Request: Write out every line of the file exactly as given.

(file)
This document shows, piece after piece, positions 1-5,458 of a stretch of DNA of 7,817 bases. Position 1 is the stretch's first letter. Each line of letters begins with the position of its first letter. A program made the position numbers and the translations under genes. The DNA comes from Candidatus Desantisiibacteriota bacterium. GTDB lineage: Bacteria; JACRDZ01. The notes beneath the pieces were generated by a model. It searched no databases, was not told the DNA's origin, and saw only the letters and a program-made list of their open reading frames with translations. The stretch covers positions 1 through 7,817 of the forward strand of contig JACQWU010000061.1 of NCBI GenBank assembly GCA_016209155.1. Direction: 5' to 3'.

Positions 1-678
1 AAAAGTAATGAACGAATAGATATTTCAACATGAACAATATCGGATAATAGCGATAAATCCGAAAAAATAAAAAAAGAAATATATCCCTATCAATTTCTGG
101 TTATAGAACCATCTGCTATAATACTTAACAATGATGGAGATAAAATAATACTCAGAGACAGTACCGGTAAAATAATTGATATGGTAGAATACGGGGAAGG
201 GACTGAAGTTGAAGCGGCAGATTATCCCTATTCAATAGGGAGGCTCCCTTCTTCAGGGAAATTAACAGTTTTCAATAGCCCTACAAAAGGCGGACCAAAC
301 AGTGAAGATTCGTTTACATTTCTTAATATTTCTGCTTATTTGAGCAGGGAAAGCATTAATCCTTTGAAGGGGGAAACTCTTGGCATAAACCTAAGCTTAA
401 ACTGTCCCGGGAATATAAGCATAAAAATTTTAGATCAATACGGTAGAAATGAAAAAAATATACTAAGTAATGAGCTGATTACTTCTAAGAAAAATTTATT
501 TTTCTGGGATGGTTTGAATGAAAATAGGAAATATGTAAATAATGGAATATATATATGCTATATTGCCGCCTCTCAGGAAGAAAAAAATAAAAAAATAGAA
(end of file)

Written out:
This document shows, piece after piece, positions 1-5,458 of a stretch of DNA of 7,817 bases. Position 1 is the stretch's first letter. Each line of letters begins with the position of its first letter. A program made the position numbers and the translations under genes. The DNA comes from Candidatus Desantisiibacteriota bacterium. GTDB lineage: Bacteria; JACRDZ01. The notes beneath the pieces were generated by a model. It searched no databases, was not told the DNA's origin, and saw only the letters and a program-made list of their open reading frames with translations. The stretch covers positions 1 through 7,817 of the forward strand of contig JACQWU010000061.1 of NCBI GenBank assembly GCA_016209155.1. Direction: 5' to 3'.

Positions 1-678
1 AAAAGTAATGAACGAATAGATATTTCAACATGAACAATATCGGATAATAGCGATAAATCCGAAAAAATAAAAAAAGAAATATATCCCTATCAATTTCTGG
101 TTATAGAACCATCTGCTATAATACTTAACAATGATGGAGATAAAATAATACTCAGAGACAGTACCGGTAAAATAATTGATATGGTAGAATACGGGGAAGG
201 GACTGAAGTTGAAGCGGCAGATTATCCCTATTCAATAGGGAGGCTCCCTTCTTCAGGGAAATTAACAGTTTTCAATAGCCCTACAAAAGGCGGACCAAAC
301 AGTGAAGATTCGTTTACATTTCTTAATATTTCTGCTTATTTGAGCAGGGAAAGCATTAATCCTTTGAAGGGGGAAACTCTTGGCATAAACCTAAGCTTAA
401 ACTGTCCCGGGAATATAAGCATAAAAATTTTAGATCAATACGGTAGAAATGAAAAAAATATACTAAGTAATGAGCTGATTACTTCTAAGAAAAATTTATT
501 TTTCTGGGATGGTTTGAATGAAAATAGGAAATATGTAAATAATGGAATATATATATGCTATATTGCCGCCTCTCAGGAAGAAAAAAATAAAAAAATAGAA